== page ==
“As the world grows fresh and new, so do I.”

“Nature gets a fresh start, dropping her brown, shriveled mantle, so do I.”


Thanks for reading!

Will you share your Imbolc traditions with me?








What is the Suburban Pagan Family?


That’s a great question!

Paganism today is so different from the Paganism of 100 years ago.  You will not find most pagans today with ratty robes, warts on their noses, putting eye of newt in a bubbling black cauldron.  In my home, we don’t stuff children in ovens, we stuff fresh bread dough in them! Bread dough that was kneaded by little hands and created with love and thankfulness stirred in.

In the average pagan home, you will find some trappings of the old world and the new. Sunlight plants on a windowsill, glittering crystals and smokey incense (or a misty diffuser!) thoughtfully arranged on a kitchen counter or perhaps bright colorful fabrics and beautiful statues of Gods and Goddess.  Maybe there are soft furs draped across sofa backs and tall drinking horns full of mead. How about an ornate wheel of the year hanging prominently on the wall next to the family portraits?

What if this house was in a densely packed neighborhood?

This is some of what is Paganism today.  This is my kind of Paganism.


The above example describes my home. The home where I raise and live with my family. It’s complicated and chaotic. It’s peaceful and moving and yes, sometimes difficult and sad.  It is the average family, in an average town in your average neighborhood.  We don’t live in some dark hollow (though I admit that would be nice sometimes!) We interact with our neighbors on a daily basis.  Our children play with all the neighborhood kids.  We host dinners on occasion and enjoy going out on the weekends to hike or visit fun “nerdy” conventions.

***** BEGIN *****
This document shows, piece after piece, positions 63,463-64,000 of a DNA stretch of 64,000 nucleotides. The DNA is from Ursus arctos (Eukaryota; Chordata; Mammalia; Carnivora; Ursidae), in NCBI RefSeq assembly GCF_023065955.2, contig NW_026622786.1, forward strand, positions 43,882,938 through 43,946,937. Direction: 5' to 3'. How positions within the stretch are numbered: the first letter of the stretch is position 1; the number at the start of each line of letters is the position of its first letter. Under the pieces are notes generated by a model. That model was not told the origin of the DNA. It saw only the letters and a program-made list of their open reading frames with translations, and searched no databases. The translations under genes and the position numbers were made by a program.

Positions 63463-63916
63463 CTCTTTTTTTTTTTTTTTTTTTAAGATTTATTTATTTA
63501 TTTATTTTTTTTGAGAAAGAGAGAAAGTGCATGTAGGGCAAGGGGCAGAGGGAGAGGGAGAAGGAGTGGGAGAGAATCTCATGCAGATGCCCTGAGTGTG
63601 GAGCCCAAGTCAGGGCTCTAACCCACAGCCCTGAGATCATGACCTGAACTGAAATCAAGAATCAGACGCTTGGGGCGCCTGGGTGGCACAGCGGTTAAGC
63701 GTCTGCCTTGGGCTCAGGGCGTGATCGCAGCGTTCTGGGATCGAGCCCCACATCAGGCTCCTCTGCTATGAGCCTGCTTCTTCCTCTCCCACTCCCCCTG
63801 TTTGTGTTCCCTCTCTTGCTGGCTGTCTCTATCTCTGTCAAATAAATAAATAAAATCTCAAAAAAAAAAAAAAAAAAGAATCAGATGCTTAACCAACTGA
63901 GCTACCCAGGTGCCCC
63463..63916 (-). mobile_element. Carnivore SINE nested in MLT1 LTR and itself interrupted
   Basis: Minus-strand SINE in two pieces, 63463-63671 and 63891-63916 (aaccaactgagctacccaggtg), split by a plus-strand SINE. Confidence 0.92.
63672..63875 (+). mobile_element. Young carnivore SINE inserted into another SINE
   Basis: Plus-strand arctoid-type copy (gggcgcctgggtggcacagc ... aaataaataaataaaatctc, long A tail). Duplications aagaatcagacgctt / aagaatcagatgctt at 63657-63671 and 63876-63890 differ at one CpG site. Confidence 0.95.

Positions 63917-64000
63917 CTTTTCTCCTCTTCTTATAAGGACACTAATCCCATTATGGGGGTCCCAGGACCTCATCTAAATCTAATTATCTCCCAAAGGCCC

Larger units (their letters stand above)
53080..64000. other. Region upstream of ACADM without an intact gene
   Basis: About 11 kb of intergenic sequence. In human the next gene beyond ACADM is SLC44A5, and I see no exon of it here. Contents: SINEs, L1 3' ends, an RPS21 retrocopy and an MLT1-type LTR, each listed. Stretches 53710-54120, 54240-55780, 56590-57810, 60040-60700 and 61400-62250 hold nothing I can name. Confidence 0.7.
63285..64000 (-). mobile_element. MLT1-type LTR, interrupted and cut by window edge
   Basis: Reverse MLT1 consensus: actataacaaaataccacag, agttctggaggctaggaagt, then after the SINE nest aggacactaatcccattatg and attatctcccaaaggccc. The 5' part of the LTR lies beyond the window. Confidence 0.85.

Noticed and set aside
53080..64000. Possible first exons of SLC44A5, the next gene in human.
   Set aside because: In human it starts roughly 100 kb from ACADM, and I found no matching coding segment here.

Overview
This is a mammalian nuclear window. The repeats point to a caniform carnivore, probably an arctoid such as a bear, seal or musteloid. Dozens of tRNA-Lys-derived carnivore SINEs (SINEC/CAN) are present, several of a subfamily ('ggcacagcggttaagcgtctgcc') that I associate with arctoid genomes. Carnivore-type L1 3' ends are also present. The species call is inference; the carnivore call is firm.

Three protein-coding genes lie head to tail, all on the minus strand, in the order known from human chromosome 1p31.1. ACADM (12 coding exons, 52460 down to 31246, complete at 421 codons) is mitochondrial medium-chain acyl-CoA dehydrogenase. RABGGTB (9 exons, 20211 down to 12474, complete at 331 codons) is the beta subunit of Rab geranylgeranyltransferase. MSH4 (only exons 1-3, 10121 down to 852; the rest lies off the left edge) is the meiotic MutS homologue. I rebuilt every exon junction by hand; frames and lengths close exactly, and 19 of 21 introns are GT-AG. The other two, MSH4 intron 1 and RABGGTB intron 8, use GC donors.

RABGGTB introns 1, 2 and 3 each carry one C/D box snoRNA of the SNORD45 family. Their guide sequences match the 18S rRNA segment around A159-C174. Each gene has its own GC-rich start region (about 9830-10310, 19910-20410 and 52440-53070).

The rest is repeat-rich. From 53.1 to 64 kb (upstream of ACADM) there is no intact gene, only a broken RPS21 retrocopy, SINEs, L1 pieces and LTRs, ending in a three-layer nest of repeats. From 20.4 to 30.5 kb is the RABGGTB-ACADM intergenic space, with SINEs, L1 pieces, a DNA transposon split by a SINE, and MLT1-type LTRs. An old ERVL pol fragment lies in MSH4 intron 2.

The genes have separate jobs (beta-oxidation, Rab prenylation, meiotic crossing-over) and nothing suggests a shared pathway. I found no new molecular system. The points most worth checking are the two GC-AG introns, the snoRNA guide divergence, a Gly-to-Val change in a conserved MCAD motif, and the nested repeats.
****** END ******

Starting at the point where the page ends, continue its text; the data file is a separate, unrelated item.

Do we stand out in our neighborhood? Yes sometimes we do.  We are in the deep south. I’m in an interracial marriage and instead of a Jesus fish bumper sticker or church logo, my mom issued minivan sports Goddess and Odin ones! Ha!  Sometimes I catch people giving me the strangest looks from my rear view mirror.


We are also rabid animal and nature lovers.  Well at least I am, my husband takes a more conservative role behind the scenes. I am out front, leading the charge, teaching my children that they should stand up for what they believe in.  Whether it be saving the old trees at the park or their religious freedom.

Generally speaking however, our lives are very tame and no different than our more mainstream neighbors. We celebrate almost all the same holidays even if we call them by different names. We have more Gods and Goddesses to embrace and seek guidance. We believe in magic, both real and implied. I teach my children to honor their ancestors and the magical creatures that surround our home.  We roast marshmallows by the firepit  and discuss the ancient tales that have been passed down from our forefathers.

So what makes the modern pagan family? You do, your family and mine.